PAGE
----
I continue to go there afterwards? If you build these relationships with your professors,
it’s a lot easier to get into graduate school, so it’s a lot. But I think being prepared
is the best option. So instead of just thinking, Ah, it’s too much; I’ll just go home and
check it out and just go with the flow. I think that’s where the parenting can come
into play. They can do a lot of work for you; they can look into things while you’re focusing
on your junior games. All you’re thinking about is hockey at that point at that age.
So have your parents kind of behind the scenes looking at the academic side while you’re
going into your weekends, and making sure that your scoring as many goals or stopping
as many pucks so you have the opportunity to play. Nick: Yeah, absolutely. You’re parents get
to come on a fly down as well too, one parent anyway. They can check it out, and what I
always found in those situations it wasn’t so much that, you know, it was always my decision,
but because you’re so involved and taking everything in, it’s good to have a parent
there who can help just put things in perspective. They just want to see you be somewhere where
you’re happy, be somewhere that’s going to benefit you. I always found, at least with
my parents, they laid those things out from a logical perspective. It wasn’t such an
emotional decision. I entirely recommend that players who get a chance go check out the
school go do it. I was born in Saskatchewan and haven’t got
a chance to check out Alaska yet, but I have been through UND in North Dakota, and that
rink is probably—there’s probably no other rink like it in the world. Steve: Sure. Nick: When I went through there, I just looked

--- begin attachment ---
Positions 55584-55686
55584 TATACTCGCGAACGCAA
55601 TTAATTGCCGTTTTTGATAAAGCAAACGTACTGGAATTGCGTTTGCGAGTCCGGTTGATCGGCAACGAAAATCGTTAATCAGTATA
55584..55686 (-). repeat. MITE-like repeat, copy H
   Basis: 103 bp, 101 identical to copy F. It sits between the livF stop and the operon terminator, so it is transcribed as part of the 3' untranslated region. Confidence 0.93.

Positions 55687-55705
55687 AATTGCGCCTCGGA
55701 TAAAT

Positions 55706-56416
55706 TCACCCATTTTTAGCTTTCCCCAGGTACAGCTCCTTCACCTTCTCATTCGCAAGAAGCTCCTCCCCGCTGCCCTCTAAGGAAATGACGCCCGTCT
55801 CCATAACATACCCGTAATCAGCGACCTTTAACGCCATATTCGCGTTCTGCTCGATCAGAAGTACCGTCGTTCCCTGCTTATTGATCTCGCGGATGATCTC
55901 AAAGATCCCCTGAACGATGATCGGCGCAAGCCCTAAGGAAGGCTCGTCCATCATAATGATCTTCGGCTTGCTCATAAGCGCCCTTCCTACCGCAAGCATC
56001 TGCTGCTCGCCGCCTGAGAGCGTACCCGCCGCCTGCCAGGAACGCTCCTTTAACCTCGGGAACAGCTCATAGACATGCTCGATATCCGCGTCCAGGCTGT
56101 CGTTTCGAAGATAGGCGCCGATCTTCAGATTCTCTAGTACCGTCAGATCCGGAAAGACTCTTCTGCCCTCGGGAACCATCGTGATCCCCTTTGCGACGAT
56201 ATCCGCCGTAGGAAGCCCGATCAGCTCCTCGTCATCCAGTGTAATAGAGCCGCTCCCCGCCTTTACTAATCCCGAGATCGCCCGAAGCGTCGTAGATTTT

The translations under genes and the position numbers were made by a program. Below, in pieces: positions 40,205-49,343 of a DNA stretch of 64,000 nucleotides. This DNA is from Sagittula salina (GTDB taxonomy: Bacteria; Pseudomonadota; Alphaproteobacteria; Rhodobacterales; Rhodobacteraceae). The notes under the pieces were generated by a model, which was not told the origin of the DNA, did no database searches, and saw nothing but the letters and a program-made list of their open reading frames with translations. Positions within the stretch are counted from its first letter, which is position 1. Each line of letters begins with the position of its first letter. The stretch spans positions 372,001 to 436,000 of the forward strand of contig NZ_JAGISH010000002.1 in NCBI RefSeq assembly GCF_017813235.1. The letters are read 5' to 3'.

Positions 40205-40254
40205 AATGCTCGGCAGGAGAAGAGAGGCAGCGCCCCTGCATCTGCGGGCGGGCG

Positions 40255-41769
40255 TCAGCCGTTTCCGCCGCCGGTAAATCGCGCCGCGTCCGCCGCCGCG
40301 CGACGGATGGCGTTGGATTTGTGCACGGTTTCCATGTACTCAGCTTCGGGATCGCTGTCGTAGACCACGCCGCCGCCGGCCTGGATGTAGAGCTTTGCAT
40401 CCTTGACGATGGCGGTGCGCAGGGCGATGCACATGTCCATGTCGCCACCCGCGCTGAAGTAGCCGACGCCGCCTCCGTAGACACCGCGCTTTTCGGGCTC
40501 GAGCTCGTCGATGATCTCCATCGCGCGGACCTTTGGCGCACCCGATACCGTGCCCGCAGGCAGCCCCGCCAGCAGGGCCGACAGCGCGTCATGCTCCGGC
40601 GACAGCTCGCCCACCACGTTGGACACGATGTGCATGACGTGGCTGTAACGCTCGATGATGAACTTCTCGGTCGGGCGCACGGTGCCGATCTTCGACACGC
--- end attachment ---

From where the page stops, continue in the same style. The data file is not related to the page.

around, and I was like, ‘Yeah, I would go NCAA next time around’. Between the marble
floors and everything else, and what I’m getting at is that just by being able to see
that, if I would have been able to commit there, knowing that I was coming into that
facility everyday, and seeing how the team interacts, seeing the players, could I see
myself in that environment? If the answer is yes, that starts making the decision a
no-brainer. You don’t question it. The difference between the NCAA and junior is when you commit
to a team you’re pretty much there. It’s the rare one per cent guy that goes back and
tries again or whatever, but it’s not the plan. It’s definitely not. We’re hitting the home stretch here. Let’s
talk a little bit about how does NCAA hockey differ from Junior A, and just the lifestyle
of playing NCAA versus junior. Steve: I think the biggest difference is the
maturity and the age. You go from playing with guys—you know most times it’s eighteen
to twenty year olds when you’re playing junior, your have your rare sixteen to seventeen
year old guys that are in there. Once you get to college, you can have a range from
eighteen years old to twenty-four, twenty-five. It kind of goes that you’re playing against
men all of a sudden. A lot of the guys are bigger, faster, stronger. It’s a much faster
paced game. I think off-ice becomes hugely important. You need to get as big and as strong as you
can to go into the corners, to be able to hold your own. That’s the biggest difference
you see when a freshman comes in. He’s so skilled in junior, he has all the skill set,
but he’s not going into the corners and coming out with the puck as often as he was.
I think the off-ice, hitting the weights, getting big, getting strong, that’s the
biggest difference you’ll see. If you have a player coming in, I think that summer before
coming into university is the biggest summer of his four years probably. The more you can
build and be prepared for that as soon as you step into the rink, those are the guys
who are successful right off the bat. Nick: Awesome, awesome. Just to wrap it up
here maybe you could tell us what’s coming up new for you guys this coming year in two
thousand fourteen. What’s some cool stuff that is coming up at the university? Steve: It’s been a huge—brand new head
coach here, and a new coaching staff and it’s been a great year for us, turning it around.
UA hasn’t been as successful the past few years, and this year we had the opportunity
to earn home-ice advantage and we’re fourteen, eleven and three right not. Potentially, we
could make an NCAA bid if we finish strong here. We have a new athletic director here
in Anchorage, and we just got a one hundred twenty-one million dollar facility put in